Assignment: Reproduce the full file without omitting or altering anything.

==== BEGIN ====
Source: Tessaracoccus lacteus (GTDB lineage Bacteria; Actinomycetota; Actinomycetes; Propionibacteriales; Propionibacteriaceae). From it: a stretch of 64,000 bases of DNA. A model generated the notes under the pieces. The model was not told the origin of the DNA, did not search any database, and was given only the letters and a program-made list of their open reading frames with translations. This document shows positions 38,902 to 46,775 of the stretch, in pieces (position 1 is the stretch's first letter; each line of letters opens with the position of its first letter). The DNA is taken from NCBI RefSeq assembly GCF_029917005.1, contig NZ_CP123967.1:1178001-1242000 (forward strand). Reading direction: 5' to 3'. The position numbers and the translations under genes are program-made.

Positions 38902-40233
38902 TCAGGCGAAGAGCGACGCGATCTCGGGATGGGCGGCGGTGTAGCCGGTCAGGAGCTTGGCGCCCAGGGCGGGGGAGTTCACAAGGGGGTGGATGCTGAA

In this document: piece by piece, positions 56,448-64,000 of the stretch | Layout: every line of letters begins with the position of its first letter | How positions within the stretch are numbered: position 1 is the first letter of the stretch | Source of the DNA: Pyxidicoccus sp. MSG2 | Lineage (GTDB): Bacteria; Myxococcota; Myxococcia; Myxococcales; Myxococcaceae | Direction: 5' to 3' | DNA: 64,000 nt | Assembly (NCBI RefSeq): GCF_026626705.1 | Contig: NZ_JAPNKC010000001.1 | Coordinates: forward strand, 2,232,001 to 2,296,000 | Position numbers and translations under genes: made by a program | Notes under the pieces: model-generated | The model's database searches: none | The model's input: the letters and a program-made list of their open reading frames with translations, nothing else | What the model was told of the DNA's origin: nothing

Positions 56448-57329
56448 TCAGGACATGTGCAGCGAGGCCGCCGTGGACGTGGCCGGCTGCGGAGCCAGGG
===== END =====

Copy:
Source: Tessaracoccus lacteus (GTDB lineage Bacteria; Actinomycetota; Actinomycetes; Propionibacteriales; Propionibacteriaceae). From it: a stretch of 64,000 bases of DNA. A model generated the notes under the pieces. The model was not told the origin of the DNA, did not search any database, and was given only the letters and a program-made list of their open reading frames with translations. This document shows positions 38,902 to 46,775 of the stretch, in pieces (position 1 is the stretch's first letter; each line of letters opens with the position of its first letter). The DNA is taken from NCBI RefSeq assembly GCF_029917005.1, contig NZ_CP123967.1:1178001-1242000 (forward strand). Reading direction: 5' to 3'. The position numbers and the translations under genes are program-made.

Positions 38902-40233
38902 TCAGGCGAAGAGCGACGCGATCTCGGGATGGGCGGCGGTGTAGCCGGTCAGGAGCTTGGCGCCCAGGGCGGGGGAGTTCACAAGGGGGTGGATGCTGAA

In this document: piece by piece, positions 56,448-64,000 of the stretch | Layout: every line of letters begins with the position of its first letter | How positions within the stretch are numbered: position 1 is the first letter of the stretch | Source of the DNA: Pyxidicoccus sp. MSG2 | Lineage (GTDB): Bacteria; Myxococcota; Myxococcia; Myxococcales; Myxococcaceae | Direction: 5' to 3' | DNA: 64,000 nt | Assembly (NCBI RefSeq): GCF_026626705.1 | Contig: NZ_JAPNKC010000001.1 | Coordinates: forward strand, 2,232,001 to 2,296,000 | Position numbers and translations under genes: made by a program | Notes under the pieces: model-generated | The model's database searches: none | The model's input: the letters and a program-made list of their open reading frames with translations, nothing else | What the model was told of the DNA's origin: nothing

Positions 56448-57329
56448 TCAGGACATGTGCAGCGAGGCCGCCGTGGACGTGGCCGGCTGCGGAGCCAGGG